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Authorities urge trick-or-treat safety
Heavy foot and car traffic likely
trick
Savanna Curson, 6, picks up a pencil and whistle at one of the booths during the Forsyth County Trunk or Treat Safety Event on Saturday at Coal Mountain Park. Authorities are reminding motorists to use caution tonight as many children and parents will be out trick or treating. - photo by Crystal Ledford

Many costumed kids got a head start on trick or treating and some safety tips for Halloween night over the weekend.

The fourth annual Forsyth County Trunk or Treat Safety Event on Saturday at Coal Mountain Park drew a large crowd again this year, said Forsyth County Sheriff’s Office spokesman Doug Rainwater.

“It was a big hit,” Rainwater said. “Always is.”

Children learned about pedestrian safety, stranger danger, stop-drop-roll and more while collecting candy.

The sheriff’s office handed out some blinking lights that kids can wear on their costumes to increase their visibility to drivers on Thursday, Rainwater said.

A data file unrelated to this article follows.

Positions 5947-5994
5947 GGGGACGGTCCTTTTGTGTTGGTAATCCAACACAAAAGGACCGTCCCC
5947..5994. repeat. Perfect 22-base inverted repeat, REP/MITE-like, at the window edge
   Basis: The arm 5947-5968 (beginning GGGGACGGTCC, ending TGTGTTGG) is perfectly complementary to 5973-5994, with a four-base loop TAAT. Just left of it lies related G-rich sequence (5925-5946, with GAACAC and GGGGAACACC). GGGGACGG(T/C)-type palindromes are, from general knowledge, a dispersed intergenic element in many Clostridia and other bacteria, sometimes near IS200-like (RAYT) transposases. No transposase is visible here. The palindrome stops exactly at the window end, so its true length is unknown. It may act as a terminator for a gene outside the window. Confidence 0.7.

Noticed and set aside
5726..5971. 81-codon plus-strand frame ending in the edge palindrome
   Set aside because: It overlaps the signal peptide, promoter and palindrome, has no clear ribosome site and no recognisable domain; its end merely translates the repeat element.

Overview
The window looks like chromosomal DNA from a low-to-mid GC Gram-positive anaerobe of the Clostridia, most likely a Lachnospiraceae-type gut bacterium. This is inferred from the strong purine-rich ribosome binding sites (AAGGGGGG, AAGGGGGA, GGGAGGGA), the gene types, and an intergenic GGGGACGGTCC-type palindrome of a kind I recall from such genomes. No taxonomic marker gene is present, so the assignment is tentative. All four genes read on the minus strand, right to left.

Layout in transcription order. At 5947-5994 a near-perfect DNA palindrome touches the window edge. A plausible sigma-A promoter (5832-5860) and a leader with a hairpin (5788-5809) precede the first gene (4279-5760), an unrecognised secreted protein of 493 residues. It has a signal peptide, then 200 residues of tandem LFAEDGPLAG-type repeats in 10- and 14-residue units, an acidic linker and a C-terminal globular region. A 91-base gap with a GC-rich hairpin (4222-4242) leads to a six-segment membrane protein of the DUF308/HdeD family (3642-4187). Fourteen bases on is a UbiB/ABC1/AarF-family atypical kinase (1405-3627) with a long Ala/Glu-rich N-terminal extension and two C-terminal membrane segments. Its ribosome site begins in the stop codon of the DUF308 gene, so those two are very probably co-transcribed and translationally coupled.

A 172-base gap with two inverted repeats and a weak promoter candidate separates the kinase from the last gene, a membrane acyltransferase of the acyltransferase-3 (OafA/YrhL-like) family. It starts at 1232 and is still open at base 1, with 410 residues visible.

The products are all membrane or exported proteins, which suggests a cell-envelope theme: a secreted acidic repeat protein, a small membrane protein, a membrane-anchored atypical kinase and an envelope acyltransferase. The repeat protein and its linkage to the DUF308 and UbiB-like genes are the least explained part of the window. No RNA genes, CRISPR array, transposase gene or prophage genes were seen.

Traffic is a big concern for the agency on Halloween, he said, especially between 3 and about 5:30 p.m.

“Halloween afternoon is probably one of the worst rush-hour traffic days of the year,” Rainwater said. “Everybody’s trying to leave their work early so they can get back home and walk junior.”

All specialized traffic units will be on the roads in the evening, Rainwater said, and many first shift uniform patrol deputies will stay on past dusk for extra coverage.

Most subdivisions should expect to have at least one deputy drive through at some point on Halloween to ensure drivers go slowly and pedestrians are visible, he said.

“In Forsyth County, it’s been really good over the years. Most parents are with their kids,” he said. “Usually Halloween is actually very quiet because everybody’s out trick or treating.”